You can hear notes of sincere admiration, almost paternal pride, but also of envy and awkwardness in Blake’s voice as he attempts to describe his complicated feelings for Tommy, but then thinks better of his choice and gruffly adds, “I don’t want to talk about Tommy.” Craddock, sensing that she’s struck conversational gold, persists, asking, “What do you want to talk about?”
Blake, who has begun to notice how very attractive Ms. Craddock is, is not one to be cornered easily, so he slyly (but also sincerely) turns the tables by replying, “I want to talk about how bad you make this room look. ‘Never noticed what a dump it was until you came in here.” Craddock, caught off guard by the suddenness and sincerity of Blake’s interest, turns away and blushes, leading Blake to chuckle and then add with real tenderness, “I haven’t seen someone blush in I don’t know how long.” Plainly touched by Blake’s attention, Craddock responds by shyly saying, “Well, I can’t help it if my capillaries are close to the skin…”
I’ve played this sequence through many good surround systems, and the best ones have turned in fine performances, but none I’ve tried thus far can surpass the Magnepan system in terms of its ability to reveal subtle, emotional modulations in human voices—and to do so with a disarmingly natural and realistic sound. The Maggies just pull you in, creating soundscapes that aren’t so much spectacular as they are believable.
But good though the Magnepan rig is on quiet, intimate scenes, it is also highly realistic on larger-scale material, as you can hear in one of the cool concert scenes from Crazy Heart. Bad Blake has been invited to open for a concert given by his old friend Tommy Sweet, and the venue is a large open-air pavilion in Arizona. After a very revealing pre-show sound-check scene, where we see Blake arguing with the soundman to get his PA setting just right for the evening’s show, we get to see a beautiful clip of Blake’s opening song for concert—one where, as a special surprise (both to Blake and to the audience), Tommy appears onstage to sing with Blake.
If you have ever had the chance to perform live music at an open-air venue (something I’ve had a chance to do a couple of times in the past), then you know how supercharged the atmosphere can be. As a performer, you hear the stage sound of your own instrument and those of your band mates, plus the powerful stage presence of vocalists, but you are also aware of the slightly time-delayed sound of the PA system projecting sound out into the audience, and the even more time-delayed sounds of crowd responses to your performance.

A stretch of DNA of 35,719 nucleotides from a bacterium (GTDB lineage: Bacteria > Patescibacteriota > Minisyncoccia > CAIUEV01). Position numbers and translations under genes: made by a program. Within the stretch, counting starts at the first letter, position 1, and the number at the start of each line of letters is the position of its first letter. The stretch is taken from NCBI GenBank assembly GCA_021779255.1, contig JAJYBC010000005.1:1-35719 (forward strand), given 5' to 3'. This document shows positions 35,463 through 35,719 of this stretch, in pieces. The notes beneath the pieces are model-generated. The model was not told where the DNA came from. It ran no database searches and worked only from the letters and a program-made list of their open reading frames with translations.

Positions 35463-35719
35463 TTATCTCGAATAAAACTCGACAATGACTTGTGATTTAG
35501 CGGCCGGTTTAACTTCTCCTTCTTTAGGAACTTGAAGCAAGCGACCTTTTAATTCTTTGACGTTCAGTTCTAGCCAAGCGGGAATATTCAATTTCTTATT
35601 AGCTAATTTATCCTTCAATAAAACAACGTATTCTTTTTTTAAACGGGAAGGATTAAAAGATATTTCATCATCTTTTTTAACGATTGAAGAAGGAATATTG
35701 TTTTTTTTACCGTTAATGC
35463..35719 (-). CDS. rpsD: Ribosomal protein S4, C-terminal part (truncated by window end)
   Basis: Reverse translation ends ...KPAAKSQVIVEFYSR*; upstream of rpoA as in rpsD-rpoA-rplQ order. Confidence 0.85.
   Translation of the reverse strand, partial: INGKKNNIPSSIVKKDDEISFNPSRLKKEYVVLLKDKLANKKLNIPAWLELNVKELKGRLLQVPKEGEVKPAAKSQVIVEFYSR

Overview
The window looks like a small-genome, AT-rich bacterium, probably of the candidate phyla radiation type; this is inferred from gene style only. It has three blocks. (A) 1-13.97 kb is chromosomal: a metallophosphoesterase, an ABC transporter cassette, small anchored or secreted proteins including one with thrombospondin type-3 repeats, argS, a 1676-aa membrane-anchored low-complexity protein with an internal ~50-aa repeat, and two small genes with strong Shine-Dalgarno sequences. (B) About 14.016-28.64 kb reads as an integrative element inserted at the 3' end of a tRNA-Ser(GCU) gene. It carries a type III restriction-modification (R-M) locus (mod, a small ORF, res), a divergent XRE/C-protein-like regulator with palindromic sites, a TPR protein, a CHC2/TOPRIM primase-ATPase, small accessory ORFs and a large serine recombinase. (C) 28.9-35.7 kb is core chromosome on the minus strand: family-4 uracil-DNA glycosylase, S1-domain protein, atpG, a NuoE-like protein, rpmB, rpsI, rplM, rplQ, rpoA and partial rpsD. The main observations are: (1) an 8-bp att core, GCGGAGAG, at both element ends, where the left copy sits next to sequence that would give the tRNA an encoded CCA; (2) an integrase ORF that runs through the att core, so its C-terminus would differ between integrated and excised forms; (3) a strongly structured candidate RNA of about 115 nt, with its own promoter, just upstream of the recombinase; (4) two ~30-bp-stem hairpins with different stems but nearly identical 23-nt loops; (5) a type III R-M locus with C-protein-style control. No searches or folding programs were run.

As Blake and his band (soon to be joined by Tommy Sweet) perform Blake’s song “Falling and Flying”, I was floored by the dynamic energy and sheer realism of the Magnepan system. The rich, slightly overdriven sound of Blake’s guitar as played through a battered Fender tube amp sounded spot on, as did the sound of the Fender bass guitar and drums played by the backing band. And through the Maggie system, the power and force of Blake’s voice conveyed a real, heartfelt exchange of energy and mutual appreciation between the aging musician and the responsive crowd. But what made the scene even more believable were the slightly time-delayed echoes of the PA system pushing sound out into the pavilion grounds (and beyond), plus the audible waves of crowd noises welling up as listeners audibly responded to the song’s catchy chorus lines. This is surround sound at its best.
To give the Magnepan system a thorough musical test, I put on the Jerry Junkins/University of Texas Wind Ensemble’s new recording of John Corigliano’s Circus Maximus (Naxos, high definition audio disc on Blu-ray). Circus Maximus is described as a “symphony for large wind ensemble” and what is fascinating is that the piece was conceived from the outset to be both performed and recorded “in the round.” In practice, this means the piece was performed by a stage band positioned at the front of the concert hall (Bass Concert Hall at the University of Texas at Austin), a marching band positioned at the rear of the hall, with smaller groups of instruments (a saxophone quartet and string bass, percussionists, French horns, and a B Flat clarinet) deployed at various locations in the side and rear balconies of the hall.
As I played Circus Maximus through the Magnepan system, I was confronted by an embarrassment of sonic riches. First, the system captured the bright, tart, brilliant “bite” of the brass instruments with a just right touch of dynamic emphasis that showed the power of the instruments, without making them sound hard-edged or “glassy.” Next, the system captured a sense of the dynamic scope of the composition, ranging from relatively quiet passages (as in the piece’s fourth movement, “Night Music I”, which is quite subdued in mood), to literally explosive passages (such as the piece’s final eighth movement, “Coda: Veritas”, whose concluding note is punctuated by—no, I’m not making this up—a shotgun blast). Not many surround systems I’ve heard could cover this piece’s dramatic dynamic mood swings as effectively as the Magnepan system did.